From NSCAI to SCSP. Intellectually and organizationally, SCSP grew from the Congressionally-mandated National Security Commission on Artificial Intelligence (NSCAI). SCSP’s leadership and some of its staff worked on that project. NSCAI accomplished a great deal as an independent commission established under one presidential administration and concluding under a second. It succeeded foremost in informing the U.S. Government — Congress and the Executive Branch — and the American people about the multifaceted implications of AI and associated technologies for national security. It identified technology as the central element of the rivalry between the United States and China, explained why the United States must organize to compete, and provided blueprints for action. We knew, however, that NSCAI left much unfinished business. Getting AI right was only the beginning. The commission quickly realized a constellation of technologies could lay claim to broad strategic import across economic and national security applications. Winning a technology competition requires comprehensive focus across the full range of them. SCSP will expand the “tech list” and develop blueprints for action. Our new project is privately funded, but it remains publicly minded and staunchly nonpartisan in believing technology, rivalry, competition, and organization remain enduring themes for national focus.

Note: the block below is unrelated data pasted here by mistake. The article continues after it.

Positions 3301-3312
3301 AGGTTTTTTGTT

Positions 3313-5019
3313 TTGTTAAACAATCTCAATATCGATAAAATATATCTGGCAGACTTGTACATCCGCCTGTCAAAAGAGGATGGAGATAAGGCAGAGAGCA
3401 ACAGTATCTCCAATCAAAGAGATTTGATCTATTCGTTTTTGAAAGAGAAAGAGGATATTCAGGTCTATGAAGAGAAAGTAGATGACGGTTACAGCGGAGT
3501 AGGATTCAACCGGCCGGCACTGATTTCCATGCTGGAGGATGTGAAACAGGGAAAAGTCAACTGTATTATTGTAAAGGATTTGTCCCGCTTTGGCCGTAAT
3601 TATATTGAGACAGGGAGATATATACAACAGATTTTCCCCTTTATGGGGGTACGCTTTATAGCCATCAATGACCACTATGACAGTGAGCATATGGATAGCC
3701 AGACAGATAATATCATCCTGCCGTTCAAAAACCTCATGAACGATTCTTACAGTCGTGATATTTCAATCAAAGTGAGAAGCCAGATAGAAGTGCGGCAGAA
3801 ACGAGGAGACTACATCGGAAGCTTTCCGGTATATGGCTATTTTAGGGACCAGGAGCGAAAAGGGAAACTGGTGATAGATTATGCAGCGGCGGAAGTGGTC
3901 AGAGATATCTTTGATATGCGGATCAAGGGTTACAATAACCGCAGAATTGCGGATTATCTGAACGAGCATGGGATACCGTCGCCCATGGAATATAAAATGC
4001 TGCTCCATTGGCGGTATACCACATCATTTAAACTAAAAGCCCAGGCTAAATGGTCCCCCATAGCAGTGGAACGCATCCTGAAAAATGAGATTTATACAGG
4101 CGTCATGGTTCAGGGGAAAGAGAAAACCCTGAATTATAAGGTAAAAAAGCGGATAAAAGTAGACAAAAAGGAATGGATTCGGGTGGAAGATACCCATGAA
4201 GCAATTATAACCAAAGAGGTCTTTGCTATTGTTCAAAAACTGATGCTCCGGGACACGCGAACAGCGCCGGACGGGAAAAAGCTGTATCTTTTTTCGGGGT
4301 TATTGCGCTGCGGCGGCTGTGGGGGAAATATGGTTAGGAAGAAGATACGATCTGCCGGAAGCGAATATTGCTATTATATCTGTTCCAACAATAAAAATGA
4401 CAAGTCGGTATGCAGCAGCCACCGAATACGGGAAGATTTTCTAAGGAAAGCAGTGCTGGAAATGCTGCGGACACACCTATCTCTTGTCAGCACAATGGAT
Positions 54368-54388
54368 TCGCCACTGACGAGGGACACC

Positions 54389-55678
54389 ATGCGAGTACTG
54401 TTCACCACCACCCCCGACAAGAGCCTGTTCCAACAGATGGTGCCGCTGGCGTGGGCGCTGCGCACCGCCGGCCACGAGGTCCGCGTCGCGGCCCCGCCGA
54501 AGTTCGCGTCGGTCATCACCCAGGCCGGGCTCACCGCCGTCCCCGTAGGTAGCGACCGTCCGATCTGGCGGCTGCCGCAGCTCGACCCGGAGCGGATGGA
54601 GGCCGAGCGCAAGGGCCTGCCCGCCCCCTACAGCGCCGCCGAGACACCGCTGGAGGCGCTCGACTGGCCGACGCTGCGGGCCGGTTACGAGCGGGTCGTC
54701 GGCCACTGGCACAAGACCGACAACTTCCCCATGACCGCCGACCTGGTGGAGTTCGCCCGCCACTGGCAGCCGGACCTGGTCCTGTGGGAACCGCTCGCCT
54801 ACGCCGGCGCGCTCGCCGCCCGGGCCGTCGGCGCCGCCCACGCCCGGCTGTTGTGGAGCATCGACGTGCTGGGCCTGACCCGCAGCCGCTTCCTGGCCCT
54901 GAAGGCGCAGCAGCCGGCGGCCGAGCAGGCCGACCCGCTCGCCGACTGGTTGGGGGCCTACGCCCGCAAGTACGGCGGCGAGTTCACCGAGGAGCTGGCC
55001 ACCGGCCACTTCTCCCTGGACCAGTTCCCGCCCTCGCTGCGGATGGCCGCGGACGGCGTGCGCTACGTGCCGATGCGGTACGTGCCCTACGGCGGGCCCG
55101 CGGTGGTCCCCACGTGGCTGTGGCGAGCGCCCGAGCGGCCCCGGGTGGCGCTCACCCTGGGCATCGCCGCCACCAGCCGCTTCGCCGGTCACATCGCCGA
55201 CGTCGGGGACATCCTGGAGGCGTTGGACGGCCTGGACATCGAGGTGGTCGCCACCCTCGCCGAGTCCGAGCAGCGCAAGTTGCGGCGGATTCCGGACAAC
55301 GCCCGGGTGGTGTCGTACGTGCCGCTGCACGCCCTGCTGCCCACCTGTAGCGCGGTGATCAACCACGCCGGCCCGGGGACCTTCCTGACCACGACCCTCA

Model from the Past. We found a nearly perfect model for the level of ambition befitting our challenges in a 1950s era Cold War study led by Henry Kissinger called the Rockefeller Special Studies Project. It marshaled expertise from across American society to bring coherence and direction to a national agenda at the beginning of a new era. The group – drawn from industry, academia, and government – believed America needed a forwardlooking response to the era’s many upheavals. Their message resonated with SCSP. “A nation which does not shape events through its own sense of purpose,” they wrote, “eventually will be engulfed in events shaped by others.” They appreciated the close correlations between foreign and domestic policies and the importance of science and technology leadership to wider trends. They kept at the fore a positive outlook that defined strategic competition as a “struggle for something.” The project provided clarity about America’s ideals, honesty about its shortcomings, and ideas for improvements at home that would help persuade friends abroad.